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Southern Thailand: Beheading citizens,
Killing Teachers as the Trap of Violence



Chaiwat Satha-Anand, TFF Associate


Bangkok, Thailand - July 17, 2005


Based on police record, there have already been 808 victims of violence in Southern Thailand during the first six months of 2005, with 607 people injured and 207 other killed mostly in Yala, Pattani and Narathiwat. Among those who lost their lives were 6 soldiers, 15 policemen, and 186 civilians. (Bangkok Post, July 2, 2005).

Judging by both the growing number of those fallen victims and the ways in which some of them were killed from January 1 to June 20, 2005 , including 8 cases of beheading, the killings of three religious teachers (ustazs) while praying in Pattani on June 21, and the first case of a deliberate killing of a woman who is also a teacher and a local school administrator on June 24, it could be said that the situation of violence in the South has worsened.

In light of the intensified violence, amidst rumors about more terror on the seventh of the seventh month, some military officers believe that the peace-oriented reconciliation methods will not work. Some maintain that only with "decisiveness" (kwam ded-khad), will violence in the South subside. It leaves little doubt what "decisiveness" means in this context.(Daily News, June 22, 2005)

This article is an attempt to suggest that to avoid the increasingly seductive force of the violence trap, its reality must first be understood through a critical appraisal of the act of beheadings in the context of other killings in the South, especially the recent taking of teachers' lives.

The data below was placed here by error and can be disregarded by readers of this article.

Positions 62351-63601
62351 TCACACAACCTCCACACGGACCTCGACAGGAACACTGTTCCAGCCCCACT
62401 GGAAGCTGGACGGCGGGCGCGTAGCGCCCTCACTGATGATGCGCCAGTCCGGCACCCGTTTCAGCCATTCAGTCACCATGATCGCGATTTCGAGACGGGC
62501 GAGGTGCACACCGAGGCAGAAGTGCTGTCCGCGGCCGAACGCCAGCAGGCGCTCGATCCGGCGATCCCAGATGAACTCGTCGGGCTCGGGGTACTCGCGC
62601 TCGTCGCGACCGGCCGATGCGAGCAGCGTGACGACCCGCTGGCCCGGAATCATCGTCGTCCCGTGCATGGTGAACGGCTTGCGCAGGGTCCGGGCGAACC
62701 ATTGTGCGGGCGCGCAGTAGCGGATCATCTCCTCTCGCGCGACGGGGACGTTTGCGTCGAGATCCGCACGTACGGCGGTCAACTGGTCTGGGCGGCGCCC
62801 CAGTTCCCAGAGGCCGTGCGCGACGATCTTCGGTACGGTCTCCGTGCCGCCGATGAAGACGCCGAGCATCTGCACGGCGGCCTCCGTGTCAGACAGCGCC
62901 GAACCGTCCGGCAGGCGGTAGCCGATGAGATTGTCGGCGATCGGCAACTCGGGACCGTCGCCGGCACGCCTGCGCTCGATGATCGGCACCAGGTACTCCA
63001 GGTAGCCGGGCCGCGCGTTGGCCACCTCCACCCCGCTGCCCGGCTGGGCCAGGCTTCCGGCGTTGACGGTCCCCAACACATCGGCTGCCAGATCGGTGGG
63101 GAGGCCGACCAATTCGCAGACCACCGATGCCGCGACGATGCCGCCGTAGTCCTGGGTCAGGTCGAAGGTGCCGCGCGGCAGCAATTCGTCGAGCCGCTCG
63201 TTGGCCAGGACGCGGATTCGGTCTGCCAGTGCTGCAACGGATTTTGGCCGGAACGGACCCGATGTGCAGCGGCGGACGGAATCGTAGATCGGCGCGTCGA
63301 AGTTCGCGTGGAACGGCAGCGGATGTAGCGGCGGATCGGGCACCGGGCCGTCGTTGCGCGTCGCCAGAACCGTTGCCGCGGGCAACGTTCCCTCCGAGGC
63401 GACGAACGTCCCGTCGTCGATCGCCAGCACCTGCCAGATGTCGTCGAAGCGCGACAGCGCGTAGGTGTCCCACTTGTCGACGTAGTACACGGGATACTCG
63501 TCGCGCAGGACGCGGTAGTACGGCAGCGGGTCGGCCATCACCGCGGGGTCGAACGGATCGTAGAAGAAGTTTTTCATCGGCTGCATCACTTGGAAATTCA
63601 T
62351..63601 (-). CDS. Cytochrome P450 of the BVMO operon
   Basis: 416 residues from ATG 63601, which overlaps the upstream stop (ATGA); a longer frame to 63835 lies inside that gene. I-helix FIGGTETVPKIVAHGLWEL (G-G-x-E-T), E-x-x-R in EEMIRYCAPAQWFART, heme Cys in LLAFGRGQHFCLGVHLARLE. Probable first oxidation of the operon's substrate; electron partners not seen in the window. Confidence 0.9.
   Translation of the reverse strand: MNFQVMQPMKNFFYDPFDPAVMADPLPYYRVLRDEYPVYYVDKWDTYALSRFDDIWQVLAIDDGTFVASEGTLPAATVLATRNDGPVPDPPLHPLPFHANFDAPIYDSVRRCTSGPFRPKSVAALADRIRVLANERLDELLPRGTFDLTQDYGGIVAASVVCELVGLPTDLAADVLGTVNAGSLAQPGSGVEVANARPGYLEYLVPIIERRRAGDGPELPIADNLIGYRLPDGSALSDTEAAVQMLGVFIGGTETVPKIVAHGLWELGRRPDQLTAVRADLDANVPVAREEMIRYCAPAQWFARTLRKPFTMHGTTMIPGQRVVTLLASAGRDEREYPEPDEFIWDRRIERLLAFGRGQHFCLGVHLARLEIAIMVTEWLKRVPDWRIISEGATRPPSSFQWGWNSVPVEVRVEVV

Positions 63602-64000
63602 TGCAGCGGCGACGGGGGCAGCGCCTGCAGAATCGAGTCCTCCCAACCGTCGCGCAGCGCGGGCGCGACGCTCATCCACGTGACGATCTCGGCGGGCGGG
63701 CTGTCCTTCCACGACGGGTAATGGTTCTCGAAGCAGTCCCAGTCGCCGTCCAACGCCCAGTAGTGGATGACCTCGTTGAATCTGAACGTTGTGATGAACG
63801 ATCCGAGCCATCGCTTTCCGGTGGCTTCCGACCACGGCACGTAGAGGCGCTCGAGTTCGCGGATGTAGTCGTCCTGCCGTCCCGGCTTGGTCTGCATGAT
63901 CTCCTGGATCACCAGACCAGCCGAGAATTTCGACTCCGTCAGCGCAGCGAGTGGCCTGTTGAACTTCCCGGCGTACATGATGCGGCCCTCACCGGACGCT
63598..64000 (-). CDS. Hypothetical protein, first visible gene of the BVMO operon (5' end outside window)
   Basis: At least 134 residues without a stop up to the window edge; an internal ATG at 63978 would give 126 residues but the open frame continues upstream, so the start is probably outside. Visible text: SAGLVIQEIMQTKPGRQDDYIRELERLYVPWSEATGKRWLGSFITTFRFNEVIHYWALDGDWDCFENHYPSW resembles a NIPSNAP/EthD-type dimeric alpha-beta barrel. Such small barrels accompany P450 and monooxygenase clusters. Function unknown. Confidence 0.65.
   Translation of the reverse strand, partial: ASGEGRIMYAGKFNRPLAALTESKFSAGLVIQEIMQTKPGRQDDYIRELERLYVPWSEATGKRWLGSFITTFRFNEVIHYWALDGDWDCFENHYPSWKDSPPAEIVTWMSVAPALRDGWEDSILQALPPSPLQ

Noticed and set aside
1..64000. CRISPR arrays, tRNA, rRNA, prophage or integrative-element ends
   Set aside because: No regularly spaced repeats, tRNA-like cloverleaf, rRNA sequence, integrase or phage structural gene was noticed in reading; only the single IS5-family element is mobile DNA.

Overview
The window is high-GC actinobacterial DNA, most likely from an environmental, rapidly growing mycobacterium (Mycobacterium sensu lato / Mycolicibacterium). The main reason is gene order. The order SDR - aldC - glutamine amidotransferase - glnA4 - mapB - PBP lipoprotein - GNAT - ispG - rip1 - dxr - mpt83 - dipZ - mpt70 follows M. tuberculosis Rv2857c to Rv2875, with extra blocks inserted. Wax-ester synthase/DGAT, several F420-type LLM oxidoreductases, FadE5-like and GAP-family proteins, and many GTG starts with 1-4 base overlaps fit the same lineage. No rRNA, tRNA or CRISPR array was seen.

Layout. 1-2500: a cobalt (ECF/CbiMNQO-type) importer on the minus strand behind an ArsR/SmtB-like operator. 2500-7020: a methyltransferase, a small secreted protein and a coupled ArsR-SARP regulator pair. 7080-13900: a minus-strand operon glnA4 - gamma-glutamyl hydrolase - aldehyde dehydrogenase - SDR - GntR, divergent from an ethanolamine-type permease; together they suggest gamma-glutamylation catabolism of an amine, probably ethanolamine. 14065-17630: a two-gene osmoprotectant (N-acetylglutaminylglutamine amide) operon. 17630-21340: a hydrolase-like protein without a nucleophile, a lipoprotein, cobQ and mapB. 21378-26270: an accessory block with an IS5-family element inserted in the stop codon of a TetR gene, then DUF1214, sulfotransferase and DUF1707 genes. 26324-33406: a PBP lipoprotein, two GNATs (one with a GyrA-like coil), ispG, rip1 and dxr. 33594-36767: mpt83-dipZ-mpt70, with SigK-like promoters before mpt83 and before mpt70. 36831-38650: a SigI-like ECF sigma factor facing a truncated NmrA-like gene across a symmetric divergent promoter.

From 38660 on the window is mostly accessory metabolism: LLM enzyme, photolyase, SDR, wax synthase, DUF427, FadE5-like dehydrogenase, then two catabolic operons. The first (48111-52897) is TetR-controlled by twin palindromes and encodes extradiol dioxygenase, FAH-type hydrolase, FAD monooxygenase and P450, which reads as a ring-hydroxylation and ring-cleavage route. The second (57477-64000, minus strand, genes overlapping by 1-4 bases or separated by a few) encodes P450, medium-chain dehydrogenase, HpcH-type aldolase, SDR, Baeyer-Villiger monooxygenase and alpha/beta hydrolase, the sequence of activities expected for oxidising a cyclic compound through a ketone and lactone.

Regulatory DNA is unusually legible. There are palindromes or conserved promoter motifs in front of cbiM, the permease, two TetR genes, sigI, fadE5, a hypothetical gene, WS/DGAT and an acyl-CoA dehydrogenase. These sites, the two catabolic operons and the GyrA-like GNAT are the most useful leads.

Beheading Citizens

On June 29, 2005 at 1.30 p.m. in Tambon Bongo, Rangae district, Narathiwat, Surin Somjit, a 57 year-old Buddhist, went to build a waterworks system. Two men came on a motorcycle, held Surin at gunpoint in front of 10 of his fellow workers , shot him in the head and then decapitated him with a machete. They put his head in a fertilizer bag and left it some 2 km. away. The murder of Surin is the eighth case of beheading since the beginning of this year.

The question is why must someone be beheaded? What is the difference between shooting a man to death and cutting his head off?

Since in most of these eight cases, the victims were shot first, in fact some might have already been dead, the act of beheading as a form of injury/killing could be seen as superfluous. True, the act of beheading could certainly generate fear through the bloody spectacle of severing a head from a body. But, in addition to its meaning as a fear-generating activity, it could also be seen as a form of punishment.